Austerity? You ain’t seen nothing yet
Across the country GPs are facing radical new curbs on their referrals and prescribing, finds Caroline Price
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There have been rationing drives before – but never one like this. Last month, a CCG was on the verge of the unthinkable: putting a ban on all non-urgent GP referrals this winter.
The proposal was enough to stun even hardened cynics – although eventually NHS St Helens CCG was forced to back down on its plan to freeze outpatient referrals until March 2017 amid widespread condemnation from GPs and others. However, the St Helens situation was just the latest symptom of a system struggling to cope.
NHS England figures reveal that 39 CCGs ended the last financial year with deficits that totalled an eye-watering £700m.
But this was nothing compared with the deficits in hospital trusts, which have required an extra £1.8bn from NHS England just to cut the shortfall to £250m.
Even NHS England chief executive Simon Stevens admitted last month that ‘individual hospitals were choosing their deficit and then expecting someone else to pick up the tab’.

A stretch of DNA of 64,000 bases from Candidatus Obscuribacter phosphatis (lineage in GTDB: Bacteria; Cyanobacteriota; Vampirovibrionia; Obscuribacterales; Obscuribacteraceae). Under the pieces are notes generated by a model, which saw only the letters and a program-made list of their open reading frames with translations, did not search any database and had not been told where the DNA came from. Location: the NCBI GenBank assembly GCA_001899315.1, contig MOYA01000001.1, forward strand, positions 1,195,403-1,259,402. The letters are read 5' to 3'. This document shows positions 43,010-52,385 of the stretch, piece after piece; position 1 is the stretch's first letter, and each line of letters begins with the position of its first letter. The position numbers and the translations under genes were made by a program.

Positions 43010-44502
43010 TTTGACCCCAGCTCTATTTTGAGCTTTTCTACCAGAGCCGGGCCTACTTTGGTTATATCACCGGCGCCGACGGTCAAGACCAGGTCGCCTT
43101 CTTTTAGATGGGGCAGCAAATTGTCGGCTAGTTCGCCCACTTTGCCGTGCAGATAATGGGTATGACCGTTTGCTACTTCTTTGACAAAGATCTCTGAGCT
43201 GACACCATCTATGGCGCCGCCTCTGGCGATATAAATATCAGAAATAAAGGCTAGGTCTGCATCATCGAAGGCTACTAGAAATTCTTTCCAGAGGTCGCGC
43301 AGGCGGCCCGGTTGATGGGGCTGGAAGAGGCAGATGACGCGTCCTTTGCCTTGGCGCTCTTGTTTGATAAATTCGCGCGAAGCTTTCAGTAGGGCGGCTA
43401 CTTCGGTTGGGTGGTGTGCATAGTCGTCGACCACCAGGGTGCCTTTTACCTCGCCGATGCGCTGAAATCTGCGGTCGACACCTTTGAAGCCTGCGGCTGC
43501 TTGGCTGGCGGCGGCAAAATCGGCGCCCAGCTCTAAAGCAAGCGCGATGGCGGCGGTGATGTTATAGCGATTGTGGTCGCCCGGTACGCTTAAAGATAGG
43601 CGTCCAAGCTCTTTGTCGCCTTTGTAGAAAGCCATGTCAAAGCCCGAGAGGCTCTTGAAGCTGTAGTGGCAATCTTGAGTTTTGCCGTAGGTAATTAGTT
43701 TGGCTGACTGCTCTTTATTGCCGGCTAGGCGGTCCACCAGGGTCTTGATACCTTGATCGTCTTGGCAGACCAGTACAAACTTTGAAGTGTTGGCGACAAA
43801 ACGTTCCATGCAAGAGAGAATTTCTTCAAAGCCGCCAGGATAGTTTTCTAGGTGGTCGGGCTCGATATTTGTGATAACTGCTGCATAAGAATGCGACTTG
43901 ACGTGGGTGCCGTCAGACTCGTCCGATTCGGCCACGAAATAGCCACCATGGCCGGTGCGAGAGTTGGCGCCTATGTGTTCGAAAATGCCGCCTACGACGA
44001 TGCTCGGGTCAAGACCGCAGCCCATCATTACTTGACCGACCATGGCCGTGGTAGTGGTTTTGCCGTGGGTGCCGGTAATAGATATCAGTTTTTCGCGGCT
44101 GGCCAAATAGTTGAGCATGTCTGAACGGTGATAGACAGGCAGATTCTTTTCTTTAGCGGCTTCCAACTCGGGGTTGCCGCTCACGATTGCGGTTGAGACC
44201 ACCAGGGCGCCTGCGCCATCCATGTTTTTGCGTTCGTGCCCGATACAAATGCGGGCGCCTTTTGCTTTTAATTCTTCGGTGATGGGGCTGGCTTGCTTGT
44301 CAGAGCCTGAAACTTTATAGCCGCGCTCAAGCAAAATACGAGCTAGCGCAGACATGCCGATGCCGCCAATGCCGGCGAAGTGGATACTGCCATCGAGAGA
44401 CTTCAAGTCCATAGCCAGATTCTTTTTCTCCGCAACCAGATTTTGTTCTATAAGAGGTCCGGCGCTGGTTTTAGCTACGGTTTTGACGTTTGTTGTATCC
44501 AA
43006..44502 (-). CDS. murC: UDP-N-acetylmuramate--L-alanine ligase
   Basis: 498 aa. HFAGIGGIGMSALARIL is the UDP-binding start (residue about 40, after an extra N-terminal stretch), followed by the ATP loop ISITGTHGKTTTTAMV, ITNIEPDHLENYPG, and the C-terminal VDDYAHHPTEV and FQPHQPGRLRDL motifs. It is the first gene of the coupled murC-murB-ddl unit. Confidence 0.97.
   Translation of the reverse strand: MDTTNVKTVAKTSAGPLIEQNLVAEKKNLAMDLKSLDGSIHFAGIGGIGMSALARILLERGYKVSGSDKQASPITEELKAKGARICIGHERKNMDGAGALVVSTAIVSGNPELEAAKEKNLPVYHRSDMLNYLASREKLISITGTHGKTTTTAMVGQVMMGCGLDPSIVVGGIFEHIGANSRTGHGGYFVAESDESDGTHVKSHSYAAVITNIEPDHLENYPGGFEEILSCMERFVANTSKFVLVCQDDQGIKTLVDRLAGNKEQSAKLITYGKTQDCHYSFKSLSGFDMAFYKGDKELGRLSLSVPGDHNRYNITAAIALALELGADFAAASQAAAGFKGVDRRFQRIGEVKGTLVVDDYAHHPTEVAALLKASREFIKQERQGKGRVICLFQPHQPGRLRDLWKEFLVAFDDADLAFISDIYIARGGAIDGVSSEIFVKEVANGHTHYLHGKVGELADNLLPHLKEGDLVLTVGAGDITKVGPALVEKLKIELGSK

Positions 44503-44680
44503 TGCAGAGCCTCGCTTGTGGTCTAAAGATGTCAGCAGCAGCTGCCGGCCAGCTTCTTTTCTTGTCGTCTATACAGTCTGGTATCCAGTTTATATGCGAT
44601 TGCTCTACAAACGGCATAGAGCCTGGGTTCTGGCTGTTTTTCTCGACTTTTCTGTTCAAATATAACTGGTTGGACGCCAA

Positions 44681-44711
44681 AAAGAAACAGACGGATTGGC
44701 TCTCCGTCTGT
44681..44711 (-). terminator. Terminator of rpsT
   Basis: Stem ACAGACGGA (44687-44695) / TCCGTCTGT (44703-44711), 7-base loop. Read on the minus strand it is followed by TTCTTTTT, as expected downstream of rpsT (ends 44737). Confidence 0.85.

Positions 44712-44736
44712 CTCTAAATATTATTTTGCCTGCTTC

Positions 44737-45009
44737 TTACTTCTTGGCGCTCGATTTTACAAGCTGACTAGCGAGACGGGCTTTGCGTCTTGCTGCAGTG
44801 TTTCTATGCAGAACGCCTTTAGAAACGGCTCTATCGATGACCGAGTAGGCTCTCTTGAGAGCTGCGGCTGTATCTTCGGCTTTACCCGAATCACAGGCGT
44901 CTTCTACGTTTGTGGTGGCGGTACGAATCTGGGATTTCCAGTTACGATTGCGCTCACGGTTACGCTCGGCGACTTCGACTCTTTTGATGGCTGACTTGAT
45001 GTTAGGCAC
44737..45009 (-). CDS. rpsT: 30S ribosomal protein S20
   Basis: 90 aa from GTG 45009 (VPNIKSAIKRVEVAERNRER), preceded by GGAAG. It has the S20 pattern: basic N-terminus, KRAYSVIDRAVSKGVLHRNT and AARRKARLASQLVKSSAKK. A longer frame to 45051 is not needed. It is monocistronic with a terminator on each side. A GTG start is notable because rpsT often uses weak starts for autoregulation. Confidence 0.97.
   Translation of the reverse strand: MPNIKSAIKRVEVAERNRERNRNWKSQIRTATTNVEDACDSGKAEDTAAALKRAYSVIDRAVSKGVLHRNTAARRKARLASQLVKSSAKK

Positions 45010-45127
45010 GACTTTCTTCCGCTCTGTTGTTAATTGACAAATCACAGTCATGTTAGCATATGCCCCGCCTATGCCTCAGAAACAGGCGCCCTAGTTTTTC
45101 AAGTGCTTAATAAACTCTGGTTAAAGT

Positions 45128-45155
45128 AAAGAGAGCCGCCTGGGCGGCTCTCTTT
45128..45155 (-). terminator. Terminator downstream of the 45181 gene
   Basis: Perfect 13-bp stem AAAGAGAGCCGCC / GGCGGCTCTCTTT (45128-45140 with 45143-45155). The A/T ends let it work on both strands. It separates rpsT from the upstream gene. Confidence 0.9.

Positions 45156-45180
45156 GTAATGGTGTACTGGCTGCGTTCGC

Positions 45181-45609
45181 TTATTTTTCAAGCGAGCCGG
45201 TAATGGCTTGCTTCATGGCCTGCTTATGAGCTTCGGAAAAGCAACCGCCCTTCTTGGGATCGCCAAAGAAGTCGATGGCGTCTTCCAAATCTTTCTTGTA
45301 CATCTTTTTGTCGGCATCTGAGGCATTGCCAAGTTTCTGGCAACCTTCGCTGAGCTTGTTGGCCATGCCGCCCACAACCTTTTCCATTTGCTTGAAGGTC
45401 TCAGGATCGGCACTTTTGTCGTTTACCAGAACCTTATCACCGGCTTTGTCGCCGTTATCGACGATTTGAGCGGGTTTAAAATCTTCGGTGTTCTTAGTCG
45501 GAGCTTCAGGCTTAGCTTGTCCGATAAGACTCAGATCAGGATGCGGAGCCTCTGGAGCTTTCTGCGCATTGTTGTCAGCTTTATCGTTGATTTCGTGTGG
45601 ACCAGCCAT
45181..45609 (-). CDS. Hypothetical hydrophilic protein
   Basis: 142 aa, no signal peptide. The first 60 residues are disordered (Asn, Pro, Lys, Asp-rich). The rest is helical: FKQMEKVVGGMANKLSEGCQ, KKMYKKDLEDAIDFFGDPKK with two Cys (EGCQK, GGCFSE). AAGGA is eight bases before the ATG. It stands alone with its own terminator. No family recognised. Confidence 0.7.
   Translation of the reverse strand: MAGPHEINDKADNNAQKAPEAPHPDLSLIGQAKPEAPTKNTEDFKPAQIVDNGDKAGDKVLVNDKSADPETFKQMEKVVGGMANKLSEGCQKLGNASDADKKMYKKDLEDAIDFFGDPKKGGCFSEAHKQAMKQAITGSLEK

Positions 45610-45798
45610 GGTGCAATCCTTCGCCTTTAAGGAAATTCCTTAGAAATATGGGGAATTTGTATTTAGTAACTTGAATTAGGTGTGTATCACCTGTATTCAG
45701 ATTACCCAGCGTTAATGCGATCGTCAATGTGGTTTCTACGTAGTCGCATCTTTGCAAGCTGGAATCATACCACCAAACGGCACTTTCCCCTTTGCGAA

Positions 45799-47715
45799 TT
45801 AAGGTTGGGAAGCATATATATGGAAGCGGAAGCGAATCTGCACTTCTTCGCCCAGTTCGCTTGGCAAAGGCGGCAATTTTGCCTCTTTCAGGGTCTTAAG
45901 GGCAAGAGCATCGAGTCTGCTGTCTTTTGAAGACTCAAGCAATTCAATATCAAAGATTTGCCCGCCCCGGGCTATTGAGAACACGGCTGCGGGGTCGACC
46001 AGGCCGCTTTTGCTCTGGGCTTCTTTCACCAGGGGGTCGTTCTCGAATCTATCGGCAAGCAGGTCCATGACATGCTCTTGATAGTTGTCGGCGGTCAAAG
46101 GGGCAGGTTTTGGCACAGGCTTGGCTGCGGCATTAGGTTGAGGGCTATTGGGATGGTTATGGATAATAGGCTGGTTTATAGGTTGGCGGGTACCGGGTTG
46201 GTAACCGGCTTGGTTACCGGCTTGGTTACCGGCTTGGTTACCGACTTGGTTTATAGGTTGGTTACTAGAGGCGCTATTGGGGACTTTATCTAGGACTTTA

Pulse warned GPs last August that a gaping ‘black hole’ in the NHS finances would mean a renewed rationing drive in primary care, and this is now starting to occur.
St Helens is one of the 26 CCGs across England rated ‘inadequate’ by NHS England, largely due to financial difficulties.
Its plan to halt all GPs referrals for non-urgent interventions such as hip operations and cataract surgery over the busy winter period was part of a ‘financial recovery’ plan to tackle a £12.5m funding gap. The Merseyside CCG acknowledged the idea would be ‘unpopular’, but said that ‘activity in the hospital exceeds the budget we receive’.
But it later withdrew the proposal completely after it hit the national media headlines. At the time, GPC deputy chair Dr Richard Vautrey said it was an ‘unacceptable decision’: ‘The cost to the health service of delaying referrals could ultimately be much greater in the long term as more complex and costly problems develop as a result.’
But St Helens is not alone. NHS Northern, Eastern and Western Devon CCG is another ‘inadequate’ CCG that is having to think the unthinkable.
How about the devolved nations?
In the devolved nations, GPs report things are not as bad as in England, but there are concerning signs.